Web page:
LAST SATURDAY afternoon in the House -- with 37 members absent -- abortion foes and other members unhappy with the District government joined forces to reject the D.C. budget conference report. The vote was 211-185. Despite this action, House and Senate conferees have decided to try again to pass the District spending bill before adjournment. They have also agreed to retain language allowing the city to use its own money to help poor women pay for abortions. Opponents of the bill and White House staff are threatening a presidential veto over the abortion language, but the conferees' decision to proceed with both is absolutely correct. Now an all-out effort is being made to get the conference report adopted in both Houses. We hope it succeeds, and by margins wide enough to override a veto.
At stake is more than the much-needed and overdue $430 million federal payment to the city. Eighty-six percent of the funds in this bill -- $3.2 billion -- represents the city's own locally raised tax contribution, reflecting the priorities of local citizens -- their own effort to govern themselves -- as intended in the Home Rule Charter.
Saturday's unfortunate and surprising defeat allowed some members of the House to vent their spleen about the city. For example, one usual supporter of District legislation, Rep. Dan Glickman (D-Kan.) voted against the bill as his "way of showing distaste for how the government is run." After the vote, the bill's Democratic floor manager, D.C. Appropriations subcommittee chairman Julian Dixon (Calif.), also observed that "a lot of the Republican pro-choice people were voting no because it was the D.C. bill," and District-bashing is "popular" sport these days on Capitol Hill.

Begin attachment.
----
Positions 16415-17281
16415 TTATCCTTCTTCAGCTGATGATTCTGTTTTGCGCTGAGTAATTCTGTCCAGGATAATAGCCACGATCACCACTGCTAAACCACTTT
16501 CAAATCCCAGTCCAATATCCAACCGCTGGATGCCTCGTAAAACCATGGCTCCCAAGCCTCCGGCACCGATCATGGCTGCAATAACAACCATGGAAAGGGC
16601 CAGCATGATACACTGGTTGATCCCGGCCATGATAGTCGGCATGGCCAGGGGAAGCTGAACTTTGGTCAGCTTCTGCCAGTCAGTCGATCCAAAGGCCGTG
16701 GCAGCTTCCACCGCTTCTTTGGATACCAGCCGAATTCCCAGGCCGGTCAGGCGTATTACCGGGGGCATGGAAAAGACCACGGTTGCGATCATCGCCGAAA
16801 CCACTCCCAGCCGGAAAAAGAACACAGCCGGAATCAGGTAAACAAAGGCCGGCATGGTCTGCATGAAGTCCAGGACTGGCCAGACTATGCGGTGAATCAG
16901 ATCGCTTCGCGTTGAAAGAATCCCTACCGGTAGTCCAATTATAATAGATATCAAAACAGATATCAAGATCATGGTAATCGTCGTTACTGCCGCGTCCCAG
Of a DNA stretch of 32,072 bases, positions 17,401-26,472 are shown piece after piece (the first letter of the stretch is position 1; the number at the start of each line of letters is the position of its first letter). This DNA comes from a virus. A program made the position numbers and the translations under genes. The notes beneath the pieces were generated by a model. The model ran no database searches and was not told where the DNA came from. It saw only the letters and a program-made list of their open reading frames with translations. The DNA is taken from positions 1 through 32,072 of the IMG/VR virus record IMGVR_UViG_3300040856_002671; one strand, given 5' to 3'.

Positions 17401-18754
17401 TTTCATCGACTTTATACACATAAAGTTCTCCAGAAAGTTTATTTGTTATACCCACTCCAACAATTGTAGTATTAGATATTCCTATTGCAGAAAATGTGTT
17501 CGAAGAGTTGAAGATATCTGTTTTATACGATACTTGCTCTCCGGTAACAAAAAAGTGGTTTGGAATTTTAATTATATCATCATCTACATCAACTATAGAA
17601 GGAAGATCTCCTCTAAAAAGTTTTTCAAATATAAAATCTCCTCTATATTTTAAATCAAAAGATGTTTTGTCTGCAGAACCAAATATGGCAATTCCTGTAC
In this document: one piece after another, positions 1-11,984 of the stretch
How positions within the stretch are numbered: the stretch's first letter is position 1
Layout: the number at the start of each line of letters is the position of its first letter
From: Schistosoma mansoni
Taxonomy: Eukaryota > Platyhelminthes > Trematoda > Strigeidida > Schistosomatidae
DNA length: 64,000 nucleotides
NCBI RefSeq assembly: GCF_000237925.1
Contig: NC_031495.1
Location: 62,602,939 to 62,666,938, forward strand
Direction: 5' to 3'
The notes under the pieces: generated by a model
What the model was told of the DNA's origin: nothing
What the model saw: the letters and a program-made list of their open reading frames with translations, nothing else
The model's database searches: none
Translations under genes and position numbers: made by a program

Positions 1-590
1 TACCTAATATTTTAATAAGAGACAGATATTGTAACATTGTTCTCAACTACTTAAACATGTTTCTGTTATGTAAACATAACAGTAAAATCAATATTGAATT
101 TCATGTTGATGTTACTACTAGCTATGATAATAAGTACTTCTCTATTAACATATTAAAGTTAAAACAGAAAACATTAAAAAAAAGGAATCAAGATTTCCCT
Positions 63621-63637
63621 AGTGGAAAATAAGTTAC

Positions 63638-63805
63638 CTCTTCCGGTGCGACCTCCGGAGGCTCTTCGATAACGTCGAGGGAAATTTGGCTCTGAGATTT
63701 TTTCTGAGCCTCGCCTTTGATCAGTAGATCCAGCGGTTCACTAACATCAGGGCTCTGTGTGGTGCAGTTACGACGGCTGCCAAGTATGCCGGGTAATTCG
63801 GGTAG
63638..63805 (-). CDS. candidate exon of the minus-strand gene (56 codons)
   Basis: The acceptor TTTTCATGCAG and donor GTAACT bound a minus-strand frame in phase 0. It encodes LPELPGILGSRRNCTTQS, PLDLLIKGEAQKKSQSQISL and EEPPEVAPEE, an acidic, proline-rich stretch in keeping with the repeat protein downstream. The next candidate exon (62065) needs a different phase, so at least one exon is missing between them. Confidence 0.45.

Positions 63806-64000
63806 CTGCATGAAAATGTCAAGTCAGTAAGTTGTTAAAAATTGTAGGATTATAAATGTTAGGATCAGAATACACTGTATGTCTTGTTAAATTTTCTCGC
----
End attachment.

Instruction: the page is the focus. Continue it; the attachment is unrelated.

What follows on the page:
Rep. Glickman says he will now support the conference report this time around. So should others in Congress who support the concept of self-government for the city but who have been put off by the administration of Mayor Marion Barry. They should bear in mind that District voters also made it unmistakably clear last month at the polls -- by voting for change and new faces in the District Building -- that they feel the same way. A vote for this bill is not a vote for the outgoing Barry administration. On the contrary, adoption of the conference report on the D.C. appropriations bill will symbolize a show of support for the good judgment of the District's voters and will at the same time represent the best contribution this Congress can make to the prospect that the next administration in the District of Columbia -- either Democrat Sharon Dixon's or Republican Maurice Turner's -- will get off to a solid start next January.